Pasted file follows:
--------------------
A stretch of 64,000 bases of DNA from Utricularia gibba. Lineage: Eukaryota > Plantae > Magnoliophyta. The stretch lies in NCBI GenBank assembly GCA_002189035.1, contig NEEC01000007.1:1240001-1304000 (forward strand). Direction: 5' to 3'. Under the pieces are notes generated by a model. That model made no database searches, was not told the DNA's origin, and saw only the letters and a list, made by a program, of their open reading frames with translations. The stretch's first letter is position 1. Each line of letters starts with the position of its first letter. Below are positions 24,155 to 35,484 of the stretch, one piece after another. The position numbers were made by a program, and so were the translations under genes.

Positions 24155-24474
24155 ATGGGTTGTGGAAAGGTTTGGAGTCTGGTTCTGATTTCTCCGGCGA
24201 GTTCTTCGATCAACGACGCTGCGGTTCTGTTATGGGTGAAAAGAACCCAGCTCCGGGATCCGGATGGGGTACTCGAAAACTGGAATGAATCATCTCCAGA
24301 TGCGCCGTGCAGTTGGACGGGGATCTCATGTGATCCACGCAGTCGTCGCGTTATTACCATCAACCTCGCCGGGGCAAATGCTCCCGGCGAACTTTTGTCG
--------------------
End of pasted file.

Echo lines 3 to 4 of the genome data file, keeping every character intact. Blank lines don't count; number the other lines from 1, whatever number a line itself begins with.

24155 ATGGGTTGTGGAAAGGTTTGGAGTCTGGTTCTGATTTCTCCGGCGA
24201 GTTCTTCGATCAACGACGCTGCGGTTCTGTTATGGGTGAAAAGAACCCAGCTCCGGGATCCGGATGGGGTACTCGAAAACTGGAATGAATCATCTCCAGA